John 14:6-11: “Jesus said to him, ‘I am the way, the truth, and the life. No one comes to the Father except through Me. If you had known Me, you would have known My Father also; and from now on you know Him and have seen Him.’ Philip said to Him, ‘Lord, show us the Father, and it is sufficient for us.’ Jesus said to him, ‘Have I been with you so long, and yet you have not known Me, Philip? He who has seen Me has seen the Father; so how can you say, “Show us the Father”? Do you not believe that I am in the Father, and the Father in Me? The words that I speak to you I do not speak on My own authority; but the Father who dwells in Me does the works. Believe Me that I am in the Father and the Father in Me, or else believe Me for the sake of the works themselves.’”

(Read also the letter to the Hebrews, especially the first chapter in connection with the divine nature of Jesus.)

How can we reconcile the above with John 14:28; Matthew 24:36?

Philippians 2:5-8: “Let this mind be in you which was also in Christ Jesus, who, being in the form of God, did not consider it robbery to be equal with God, but made Himself of no reputation, taking the form of a bondservant, and coming in the likeness of men. And being found in appearance as a man, He humbled Himself and became obedient to the point of death, even the death of the cross.”

Hebrews 2:14-18: “Inasmuch then as the children have partaken of flesh and blood, He Himself likewise shared in the same, that through death He might destroy him who had the power of death, that is, the devil, and release those who through fear of death were all their lifetime subject to bondage. For indeed He does not give aid to angels, but He does give aid to the seed of Abraham. Therefore, in all things He had to be made like His brethren, that He might be a merciful and faithful High Priest in things pertaining to God, to make propitiation for the sins of the people. For in that He Himself has suffered, being tempted, He is able to aid those who are tempted.”

     The divine nature of the Holy Spirit:

Acts 5:3-4: “But Peter said, ‘Ananias, why has Satan filled your heart to lie to the Holy Spirit and keep back part of the price of the land for yourself? While it remained, was it not your own? And after it was sold, was it not in your own control? Why have you conceived this thing in your heart? You have not lied to men but to God.’”

Psalm 104:30: “You send forth Your Spirit, they are created; And You renew the face of the earth.”

Luke 1:35: “And the angel answered and said to her, ‘The Holy Spirit will come upon you, and the power of the Highest will overshadow you; therefore, also, that Holy One who is to be born will be called the Son of God.’”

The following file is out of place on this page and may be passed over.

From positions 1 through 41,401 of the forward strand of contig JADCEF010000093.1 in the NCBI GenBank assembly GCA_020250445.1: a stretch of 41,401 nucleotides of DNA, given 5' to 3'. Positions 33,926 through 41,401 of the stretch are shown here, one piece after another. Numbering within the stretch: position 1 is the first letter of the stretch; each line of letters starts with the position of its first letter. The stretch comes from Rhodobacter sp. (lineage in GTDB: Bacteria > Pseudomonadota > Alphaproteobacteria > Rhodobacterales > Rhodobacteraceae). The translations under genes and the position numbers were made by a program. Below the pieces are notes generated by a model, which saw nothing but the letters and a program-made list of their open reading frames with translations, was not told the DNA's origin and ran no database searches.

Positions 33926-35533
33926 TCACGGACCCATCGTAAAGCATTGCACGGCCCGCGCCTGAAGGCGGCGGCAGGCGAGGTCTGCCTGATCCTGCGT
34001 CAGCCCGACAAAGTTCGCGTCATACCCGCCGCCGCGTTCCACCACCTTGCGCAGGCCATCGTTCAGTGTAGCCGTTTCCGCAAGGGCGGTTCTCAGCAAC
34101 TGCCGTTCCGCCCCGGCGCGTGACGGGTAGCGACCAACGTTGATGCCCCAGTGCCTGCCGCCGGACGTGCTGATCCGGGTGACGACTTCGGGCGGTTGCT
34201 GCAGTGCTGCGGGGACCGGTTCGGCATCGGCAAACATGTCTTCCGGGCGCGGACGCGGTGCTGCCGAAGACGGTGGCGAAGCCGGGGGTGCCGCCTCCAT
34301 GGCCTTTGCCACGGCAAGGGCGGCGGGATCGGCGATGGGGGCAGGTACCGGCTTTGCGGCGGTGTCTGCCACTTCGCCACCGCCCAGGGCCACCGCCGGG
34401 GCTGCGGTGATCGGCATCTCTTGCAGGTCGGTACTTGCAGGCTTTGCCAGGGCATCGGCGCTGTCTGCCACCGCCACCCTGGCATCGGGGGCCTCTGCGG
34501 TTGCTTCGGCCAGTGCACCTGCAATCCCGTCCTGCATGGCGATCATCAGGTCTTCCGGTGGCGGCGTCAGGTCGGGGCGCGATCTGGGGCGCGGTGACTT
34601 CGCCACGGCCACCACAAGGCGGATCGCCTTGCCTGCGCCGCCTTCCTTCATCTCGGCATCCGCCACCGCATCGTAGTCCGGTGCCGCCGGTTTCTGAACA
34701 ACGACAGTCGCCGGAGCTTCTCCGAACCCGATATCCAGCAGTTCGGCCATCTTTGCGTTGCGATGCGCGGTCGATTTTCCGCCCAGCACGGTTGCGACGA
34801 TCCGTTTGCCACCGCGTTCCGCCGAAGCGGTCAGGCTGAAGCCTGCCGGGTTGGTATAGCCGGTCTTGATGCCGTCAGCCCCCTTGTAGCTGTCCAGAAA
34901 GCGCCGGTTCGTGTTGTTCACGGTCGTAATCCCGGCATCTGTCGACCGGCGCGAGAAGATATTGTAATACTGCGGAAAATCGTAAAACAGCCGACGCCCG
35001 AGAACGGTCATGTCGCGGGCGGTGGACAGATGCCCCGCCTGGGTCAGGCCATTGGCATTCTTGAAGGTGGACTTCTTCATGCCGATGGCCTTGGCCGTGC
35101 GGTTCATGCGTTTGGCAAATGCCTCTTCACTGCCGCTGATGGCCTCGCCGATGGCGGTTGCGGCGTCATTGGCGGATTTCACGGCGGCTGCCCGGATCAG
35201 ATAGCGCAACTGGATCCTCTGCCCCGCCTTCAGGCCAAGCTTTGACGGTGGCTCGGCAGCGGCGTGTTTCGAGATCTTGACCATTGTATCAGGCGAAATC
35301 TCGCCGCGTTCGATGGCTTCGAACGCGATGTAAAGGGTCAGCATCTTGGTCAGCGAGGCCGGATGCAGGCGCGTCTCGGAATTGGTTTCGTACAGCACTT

Acts 13:2-4: “As they ministered to the Lord and fasted, the Holy Spirit said, ‘Now separate to Me Barnabas and Saul for the work to which I have called them.’ Then, having fasted and prayed, and laid hands on them, they sent them away. So, being sent out by the Holy Spirit, they went down to Seleucia, and from there they sailed to Cyprus.”

1 Corinthians 12:1-11: “Now concerning spiritual gifts, brethren, I do not want you to be ignorant: You know that you were Gentiles, carried away to these dumb idols, however you were led. Therefore I make known to you that no one speaking by the Spirit of God calls Jesus accursed, and no one can say that Jesus is Lord except by the Holy Spirit. There are diversities of gifts, but the same Spirit. There are differences of ministries, but the same Lord. And there are diversities of activities, but it is the same God who works all in all. But the manifestation of the Spirit is given to each one for the profit of all: for to one is given the word of wisdom through the Spirit, to another the word of knowledge through the same Spirit, to another faith by the same Spirit, to another gifts of healings by the same Spirit, to another the working of miracles, to another prophecy, to another discerning of spirits, to another different kinds of tongues, to another the interpretation of tongues. But one and the same Spirit works all these things, distributing to each one individually as He wills.”

Why is the Holy Spirit not spoken of as true God as often as Jesus?

John 16:13-14: “However, when He, the Spirit of truth, has come, He will guide you into all truth; for He will not speak on His own authority, but whatever He hears He will speak; and He will tell you things to come. He will glorify Me, for He will take of what is Mine and declare it to you.”

The doctrine concerning the nature and persons of God is called: The Trinity (cf. The Athanasian Creed, TLH p.53)

Errors concerning the doctrine of God

Because of the propositions of Eck, which combined the teachings of the Lutherans with the errors of others both past and present, the confessors regularly condemned false teaching which might mistakenly be attributed to them in the articles of the Augsburg Confession. “Therefore all the heresies which are contrary to this article are rejected. Among these are the heresy of the Manichaeans, who assert that there are two gods, one good and one evil; also that of the Valentinians, Arians, Eunomians, Mohammedans, and others like them; also that of the Samosatenes, old and new, who hold that there is only one person and sophistically assert that the other two, the Word and the Holy Spirit, are not necessarily distinct persons but that the Word signifies a physical word or voice and that the Holy Spirit is a movement induced in creatures.”

There are three types of errors which undermine the doctrine of the Trinity. These errors were taught in the ancient church, in Luther’s time, and continue to be taught by many today (the groups in bold are active still today).

1.   Overemphasize the Unity of the Essence

       Manichaeans - 3rd century dualistic religion (good vs. evil)

       Valentinians - 2nd century gnostic religion

       Arians - 4th century false teacher who taught Jesus was created

Eunomians - 4th century Arian who taught Jesus was unlike the Father

       Mohammedans - 7th century religion known as Islam

Samosatenes - 3rd century followers of Paul of Samosata who taught that Jesus was a mere man - John Campanus and Hans Denck of Luther’s day taught the same

       Unitarians - modern gnostics who teach that Jesus was a God-filled human being

Jehovah’s Witnesses - modern Arians who teach that Jesus is not true God

2.   Overemphasize the Trinity of Persons

       John Philoponus - 6th century tritheist (three gods)

Mormons - modern religions which teaches that Father, Son and Spirit are each a distinct god, who were once men but became gods

3.   Misrepresent the relationship of the Persons

Adoptionism - 7th century teaching that Jesus was adopted as the Son of God

Subordinationism - teaching that the persons of the Trinity are inferior to one another

Note: This study was prepared for the Bible Class at Zion Lutheran Church, Lawrenceville, GA by Pastor Nathanael Mayhew.

If you would like more information about this study,
please contact Pastor Mayhew